The Following season 2 episode 3 review: Trust Me
The Following's second season boldly combines extreme violence with black comedy, but will audiences get the joke?
This review contains spoilers.
2.3 Trust Me
Hey, for the first time in The Following's history, the FBI does something right! Of course, the thing they did right was rounding up the dregs of the dregs of Joe Carroll's cult, but at least the FBI has arrested some Carrollers! Sure, they might have shot a few of them when they were unarmed, but hey, you can't make an omlette without executing a few serial killers for trying to flee the police.
The other thing the FBI does well is harass Ryan Hardy. Sure he's conducting his own vigilante investigation of Joe's remaining Carrollers and is generally being uncooperative in his dealings with the FBI - for the most part - that doesn't mean... oh wait, evidence tampering is a crime? Breaking and entering is a crime? Jaywalking everywhere without looking both ways is a crime? Assault is a crime? Oh, well... uh, nevermind, then.
This is the outreach episode of The Following. Joe reaches out to the daughter he never had and possibly murdered the half-brother he never knew. Ryan reaches out to Lily; the FBI reaches out to Ryan and threatens to throttle him. Carlos and his murder buddies reach out to Emma, who reaches out for another bottle of mascara and a fresh bottle of pink hair dye. Joe doesn't reach out to the cult... well, I guess it's just Emma now... and that's perplexing the wannabes, who seem to immediately rub Emma the wrong way. Much like Ryan is rubbing his new FBI handlers the wrong way, in fact.
After a couple of table-setting episodes, the plot is officially underway on this season of The Following. Joe's leaving his idyll, Ryan is getting crazier and crazier, and the wannabes have hooked up with a for-real cultist in the hopes of drawing out Joe Carroll. The plot's getting crazier by the moment, Ryan's having awesome nightmares (one of the few legitimate jump scares on television happened this very week), and the show that took so long to find its feet last season is up and running already this year. Bring it on you weird, crazy monster show.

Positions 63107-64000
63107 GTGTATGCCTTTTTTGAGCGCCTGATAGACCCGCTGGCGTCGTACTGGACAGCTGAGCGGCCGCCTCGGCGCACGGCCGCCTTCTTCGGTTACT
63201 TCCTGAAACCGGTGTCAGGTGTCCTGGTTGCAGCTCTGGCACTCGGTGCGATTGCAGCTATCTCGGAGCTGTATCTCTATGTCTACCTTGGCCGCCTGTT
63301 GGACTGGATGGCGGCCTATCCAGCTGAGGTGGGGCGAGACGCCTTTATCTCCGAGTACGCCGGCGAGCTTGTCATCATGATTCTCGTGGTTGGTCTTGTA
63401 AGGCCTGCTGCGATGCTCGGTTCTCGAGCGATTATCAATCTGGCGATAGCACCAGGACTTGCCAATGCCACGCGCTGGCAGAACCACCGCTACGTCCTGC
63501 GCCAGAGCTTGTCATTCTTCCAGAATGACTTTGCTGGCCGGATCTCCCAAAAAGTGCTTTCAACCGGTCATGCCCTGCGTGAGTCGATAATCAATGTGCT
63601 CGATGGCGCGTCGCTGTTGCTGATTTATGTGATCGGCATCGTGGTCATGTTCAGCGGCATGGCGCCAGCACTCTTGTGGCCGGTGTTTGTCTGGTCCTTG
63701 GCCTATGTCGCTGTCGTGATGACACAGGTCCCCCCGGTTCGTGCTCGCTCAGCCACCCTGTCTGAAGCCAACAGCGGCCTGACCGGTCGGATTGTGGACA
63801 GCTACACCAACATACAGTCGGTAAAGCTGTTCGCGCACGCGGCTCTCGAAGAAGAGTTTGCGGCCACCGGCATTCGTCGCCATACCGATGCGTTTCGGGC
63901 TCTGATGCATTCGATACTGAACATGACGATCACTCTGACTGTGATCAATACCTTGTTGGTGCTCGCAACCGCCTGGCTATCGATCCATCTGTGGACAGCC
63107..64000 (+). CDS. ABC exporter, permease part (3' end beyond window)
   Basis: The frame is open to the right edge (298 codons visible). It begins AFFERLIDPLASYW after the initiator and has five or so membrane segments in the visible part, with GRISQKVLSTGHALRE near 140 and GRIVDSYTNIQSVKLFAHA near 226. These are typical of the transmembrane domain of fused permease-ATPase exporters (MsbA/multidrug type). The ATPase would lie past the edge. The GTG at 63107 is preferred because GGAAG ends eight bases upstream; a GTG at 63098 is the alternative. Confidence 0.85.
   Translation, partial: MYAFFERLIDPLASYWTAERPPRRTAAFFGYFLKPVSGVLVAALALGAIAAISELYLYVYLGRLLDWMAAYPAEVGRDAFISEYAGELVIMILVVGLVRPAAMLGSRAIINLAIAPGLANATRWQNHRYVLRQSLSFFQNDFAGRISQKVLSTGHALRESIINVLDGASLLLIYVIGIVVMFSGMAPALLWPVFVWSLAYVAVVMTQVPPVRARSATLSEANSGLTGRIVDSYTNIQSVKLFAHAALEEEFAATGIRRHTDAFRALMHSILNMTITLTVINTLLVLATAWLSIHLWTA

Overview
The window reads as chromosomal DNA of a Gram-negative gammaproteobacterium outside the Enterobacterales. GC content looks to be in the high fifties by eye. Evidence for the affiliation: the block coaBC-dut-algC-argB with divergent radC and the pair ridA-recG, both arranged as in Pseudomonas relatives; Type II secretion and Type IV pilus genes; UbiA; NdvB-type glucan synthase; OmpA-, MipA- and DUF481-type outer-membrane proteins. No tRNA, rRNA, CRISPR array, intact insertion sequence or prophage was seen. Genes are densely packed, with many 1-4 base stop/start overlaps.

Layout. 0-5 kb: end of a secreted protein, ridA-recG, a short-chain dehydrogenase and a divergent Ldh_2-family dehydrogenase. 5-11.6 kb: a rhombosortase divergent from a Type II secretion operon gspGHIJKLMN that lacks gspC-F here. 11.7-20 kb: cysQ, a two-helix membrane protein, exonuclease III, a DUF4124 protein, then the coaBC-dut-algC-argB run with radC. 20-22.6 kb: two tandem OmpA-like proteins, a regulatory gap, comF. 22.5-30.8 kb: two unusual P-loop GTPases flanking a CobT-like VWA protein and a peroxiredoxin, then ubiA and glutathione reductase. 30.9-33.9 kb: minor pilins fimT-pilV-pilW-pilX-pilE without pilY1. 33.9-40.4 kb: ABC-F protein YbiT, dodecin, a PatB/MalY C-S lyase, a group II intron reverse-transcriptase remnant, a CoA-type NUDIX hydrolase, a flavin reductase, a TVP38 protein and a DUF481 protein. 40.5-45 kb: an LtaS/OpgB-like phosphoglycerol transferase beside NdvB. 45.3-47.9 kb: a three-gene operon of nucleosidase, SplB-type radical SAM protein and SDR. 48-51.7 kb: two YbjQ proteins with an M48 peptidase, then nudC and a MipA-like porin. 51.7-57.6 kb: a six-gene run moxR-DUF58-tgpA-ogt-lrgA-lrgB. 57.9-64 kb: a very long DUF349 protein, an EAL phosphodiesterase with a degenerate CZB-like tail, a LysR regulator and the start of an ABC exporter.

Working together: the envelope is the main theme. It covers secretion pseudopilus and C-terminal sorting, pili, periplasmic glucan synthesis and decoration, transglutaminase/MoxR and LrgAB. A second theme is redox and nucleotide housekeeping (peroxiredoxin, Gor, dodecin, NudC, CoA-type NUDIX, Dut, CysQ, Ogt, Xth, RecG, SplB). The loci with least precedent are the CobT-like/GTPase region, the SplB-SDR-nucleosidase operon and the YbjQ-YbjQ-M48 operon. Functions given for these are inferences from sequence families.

This script, from Alexi Hawley, seems to make the most of The Following's incredible comic potential. Every kill scene, aside from one, is funny. When an FBI agent gets stabbed in the head abruptly, it's pretty funny. When the killer twins finally eliminate Carlos from their collective—replacing him with Emma—it's even funnier because of how angry Gillian gets. She's not mad that Carlos is bleeding out on their hotel room floor; she's mad because she wanted to kill him and didn't get the chance to. The execution is flawless, and it's definitely worthy of a giggle.
However, the real laugh machine is Joe himself. During a confrontation with Judy, Joe breaks out one of the funniest lines the show has ever had him deliver. He says the phrase, “utopian slut palace” and then thanks Judy for taking care of him for a year before promptly choking her halfway to death (the daughter stopped him, but that's not important right now). It's the kind of arch dialogue that a failed, florid, Poe-idolizing hack like Joe would write, and you know it's something that character's been thinking about since he moved into the trailer with the town prostitute. James Purefoy seems pretty happy to have a line like that to deliver, too, so it's kind of a benefit all around.